An important part of this job are the predefined parameters, telling the JACL script which SOAP connection to use, and which node / cell / server name / virtual host to install the application to. In this case, each of these parameters has a default value – pointing to a default (local) testing server.

Deploy Job - Build parameters
Deploy Job - Build parameters

The build phase of the job consists of three separate build steps:

  • Remove any artifacts that were left by previous builds
  • Copy the artifacts generated by the last successful run of the build job
  • Execute ws_ant (Ant with WebSphere functionality/classes preloaded), which in turn uses wsadmin to run a JACL script.
Deploy Job - Build steps
Deploy Job - Build steps

The JACL script has two modes of operation. First, it stops and uninstalls the previous version of the application we are trying to install. Errors that occur during this first part are ignored.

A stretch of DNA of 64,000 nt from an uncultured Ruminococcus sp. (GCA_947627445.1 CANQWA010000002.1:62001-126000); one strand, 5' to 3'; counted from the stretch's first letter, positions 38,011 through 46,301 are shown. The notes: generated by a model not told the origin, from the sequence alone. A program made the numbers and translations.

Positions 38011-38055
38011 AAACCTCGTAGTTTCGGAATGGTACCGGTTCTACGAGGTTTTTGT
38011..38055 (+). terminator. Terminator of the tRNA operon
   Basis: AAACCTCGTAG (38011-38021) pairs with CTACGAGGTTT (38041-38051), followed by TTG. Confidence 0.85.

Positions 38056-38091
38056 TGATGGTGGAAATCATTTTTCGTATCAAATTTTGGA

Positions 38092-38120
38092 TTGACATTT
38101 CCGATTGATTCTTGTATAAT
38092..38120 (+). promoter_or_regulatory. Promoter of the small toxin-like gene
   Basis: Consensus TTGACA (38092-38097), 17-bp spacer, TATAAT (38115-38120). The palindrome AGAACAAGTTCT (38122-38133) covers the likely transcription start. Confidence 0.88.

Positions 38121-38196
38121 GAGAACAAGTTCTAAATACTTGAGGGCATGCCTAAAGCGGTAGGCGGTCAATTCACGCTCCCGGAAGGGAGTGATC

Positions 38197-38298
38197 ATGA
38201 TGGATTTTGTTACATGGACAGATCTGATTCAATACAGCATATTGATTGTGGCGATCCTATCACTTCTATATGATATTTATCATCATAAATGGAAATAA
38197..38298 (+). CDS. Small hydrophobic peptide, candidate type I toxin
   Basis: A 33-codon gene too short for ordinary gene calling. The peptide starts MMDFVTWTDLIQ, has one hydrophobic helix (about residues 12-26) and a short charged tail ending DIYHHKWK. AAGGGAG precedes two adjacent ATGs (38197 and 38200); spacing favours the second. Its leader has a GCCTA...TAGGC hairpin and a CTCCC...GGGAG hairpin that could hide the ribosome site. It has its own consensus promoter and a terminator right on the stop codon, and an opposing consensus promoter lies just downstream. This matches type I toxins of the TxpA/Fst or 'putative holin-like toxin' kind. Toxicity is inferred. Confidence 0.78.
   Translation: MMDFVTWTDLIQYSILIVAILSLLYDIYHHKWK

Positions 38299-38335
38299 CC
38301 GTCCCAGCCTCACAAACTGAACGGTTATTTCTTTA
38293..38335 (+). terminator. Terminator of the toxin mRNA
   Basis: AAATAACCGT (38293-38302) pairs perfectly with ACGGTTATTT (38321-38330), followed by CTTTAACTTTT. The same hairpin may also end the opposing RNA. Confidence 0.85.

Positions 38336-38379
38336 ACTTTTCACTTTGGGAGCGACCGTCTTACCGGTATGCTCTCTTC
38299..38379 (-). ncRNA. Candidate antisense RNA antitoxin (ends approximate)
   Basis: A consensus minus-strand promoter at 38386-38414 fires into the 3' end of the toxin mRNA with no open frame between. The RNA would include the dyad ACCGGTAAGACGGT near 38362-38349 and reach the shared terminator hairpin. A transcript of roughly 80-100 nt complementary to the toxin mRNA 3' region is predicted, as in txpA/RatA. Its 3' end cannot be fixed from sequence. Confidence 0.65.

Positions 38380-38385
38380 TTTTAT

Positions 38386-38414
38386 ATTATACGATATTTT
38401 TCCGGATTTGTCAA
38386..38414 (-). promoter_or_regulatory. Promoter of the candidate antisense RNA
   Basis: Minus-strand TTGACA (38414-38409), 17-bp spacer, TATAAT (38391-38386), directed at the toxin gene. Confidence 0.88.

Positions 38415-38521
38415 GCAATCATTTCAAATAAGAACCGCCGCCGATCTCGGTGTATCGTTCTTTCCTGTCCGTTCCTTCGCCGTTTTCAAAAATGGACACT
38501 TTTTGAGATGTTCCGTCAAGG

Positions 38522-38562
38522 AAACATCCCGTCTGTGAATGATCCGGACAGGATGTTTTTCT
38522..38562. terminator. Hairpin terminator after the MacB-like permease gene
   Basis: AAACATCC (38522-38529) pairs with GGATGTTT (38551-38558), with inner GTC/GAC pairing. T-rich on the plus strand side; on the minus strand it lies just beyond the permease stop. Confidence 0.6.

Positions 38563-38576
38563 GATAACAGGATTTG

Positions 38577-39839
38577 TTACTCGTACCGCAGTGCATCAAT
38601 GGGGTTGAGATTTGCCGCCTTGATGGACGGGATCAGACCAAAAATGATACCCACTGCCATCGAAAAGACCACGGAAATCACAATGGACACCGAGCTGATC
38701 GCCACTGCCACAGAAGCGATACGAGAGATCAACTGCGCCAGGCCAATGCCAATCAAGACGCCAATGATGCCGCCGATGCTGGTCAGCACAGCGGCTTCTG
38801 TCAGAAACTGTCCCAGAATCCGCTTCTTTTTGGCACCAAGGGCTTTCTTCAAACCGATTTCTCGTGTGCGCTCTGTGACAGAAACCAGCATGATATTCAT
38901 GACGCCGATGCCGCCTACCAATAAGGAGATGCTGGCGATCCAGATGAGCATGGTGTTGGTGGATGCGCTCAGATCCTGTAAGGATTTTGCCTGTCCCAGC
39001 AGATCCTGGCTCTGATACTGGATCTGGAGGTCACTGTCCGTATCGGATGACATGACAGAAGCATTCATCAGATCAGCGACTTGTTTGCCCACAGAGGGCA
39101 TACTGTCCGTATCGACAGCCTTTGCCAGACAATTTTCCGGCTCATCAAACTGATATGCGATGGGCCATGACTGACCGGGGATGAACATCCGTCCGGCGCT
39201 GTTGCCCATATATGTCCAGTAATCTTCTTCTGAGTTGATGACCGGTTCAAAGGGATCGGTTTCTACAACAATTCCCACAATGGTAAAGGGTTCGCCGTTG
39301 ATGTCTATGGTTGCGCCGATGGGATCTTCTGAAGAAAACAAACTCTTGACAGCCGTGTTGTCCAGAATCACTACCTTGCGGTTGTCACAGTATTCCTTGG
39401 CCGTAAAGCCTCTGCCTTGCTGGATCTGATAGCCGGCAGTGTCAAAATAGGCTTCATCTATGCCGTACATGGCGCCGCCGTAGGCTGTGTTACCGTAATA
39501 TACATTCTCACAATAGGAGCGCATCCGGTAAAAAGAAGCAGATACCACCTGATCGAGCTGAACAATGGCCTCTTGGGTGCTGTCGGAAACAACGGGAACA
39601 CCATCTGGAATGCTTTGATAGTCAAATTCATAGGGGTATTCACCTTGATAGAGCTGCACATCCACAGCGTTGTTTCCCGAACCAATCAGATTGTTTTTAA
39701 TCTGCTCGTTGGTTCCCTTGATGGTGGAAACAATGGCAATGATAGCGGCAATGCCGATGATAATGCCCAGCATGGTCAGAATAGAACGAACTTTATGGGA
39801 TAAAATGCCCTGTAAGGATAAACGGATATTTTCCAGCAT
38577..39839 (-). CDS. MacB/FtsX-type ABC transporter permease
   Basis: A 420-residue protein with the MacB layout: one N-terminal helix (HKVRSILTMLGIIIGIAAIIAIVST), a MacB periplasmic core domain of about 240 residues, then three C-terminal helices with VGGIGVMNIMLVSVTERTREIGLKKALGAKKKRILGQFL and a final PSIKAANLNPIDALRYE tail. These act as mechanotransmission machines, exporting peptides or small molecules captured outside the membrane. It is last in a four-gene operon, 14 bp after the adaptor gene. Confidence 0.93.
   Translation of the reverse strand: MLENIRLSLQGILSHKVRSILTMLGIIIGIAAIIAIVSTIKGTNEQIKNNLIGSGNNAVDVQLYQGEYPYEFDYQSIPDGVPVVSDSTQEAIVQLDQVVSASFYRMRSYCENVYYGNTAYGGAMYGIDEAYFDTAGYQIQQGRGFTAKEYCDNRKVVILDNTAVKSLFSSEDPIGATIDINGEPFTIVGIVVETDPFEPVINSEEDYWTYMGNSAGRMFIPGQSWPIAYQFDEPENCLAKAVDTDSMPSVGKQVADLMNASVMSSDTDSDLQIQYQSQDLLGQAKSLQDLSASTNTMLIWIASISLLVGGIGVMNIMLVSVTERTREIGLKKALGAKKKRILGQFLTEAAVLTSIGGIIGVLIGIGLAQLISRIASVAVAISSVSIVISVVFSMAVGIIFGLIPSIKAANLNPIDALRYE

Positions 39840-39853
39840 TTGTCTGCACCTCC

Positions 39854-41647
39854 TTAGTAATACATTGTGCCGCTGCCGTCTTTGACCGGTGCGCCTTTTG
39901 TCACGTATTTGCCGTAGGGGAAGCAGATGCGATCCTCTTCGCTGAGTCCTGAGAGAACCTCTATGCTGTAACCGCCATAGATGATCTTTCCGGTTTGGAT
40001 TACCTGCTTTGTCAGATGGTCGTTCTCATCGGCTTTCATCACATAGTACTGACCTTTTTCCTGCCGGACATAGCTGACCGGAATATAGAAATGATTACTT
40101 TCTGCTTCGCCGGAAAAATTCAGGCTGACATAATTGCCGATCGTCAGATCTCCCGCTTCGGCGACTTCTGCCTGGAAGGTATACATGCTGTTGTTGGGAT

set appManager [$AdminControl queryNames cell=$cell,node=$node,type=ApplicationManager,process=$server,*]

catch { $AdminControl invoke $appManager stopApplication $appname } result

$AdminConfig save

$AdminApp uninstall $appname

$AdminConfig save

In the second part of the script, the application is installed on the specified node/cell/server/virtual host. Then, after giving the application server some time to process the installed artifact, the script starts the application. If this completes without errors the application is ready to use!

Conclusion / thoughts

In this post you’ve seen how to use Jenkins CI to build (through IBM RAD) and deploy (through IBM wsadmin) a J2EE application to a WebSphere server. I hope these exampless can serve as a starting point for your forays into the exciting world of Jenkins CI.

Comments and suggestions are very welcome!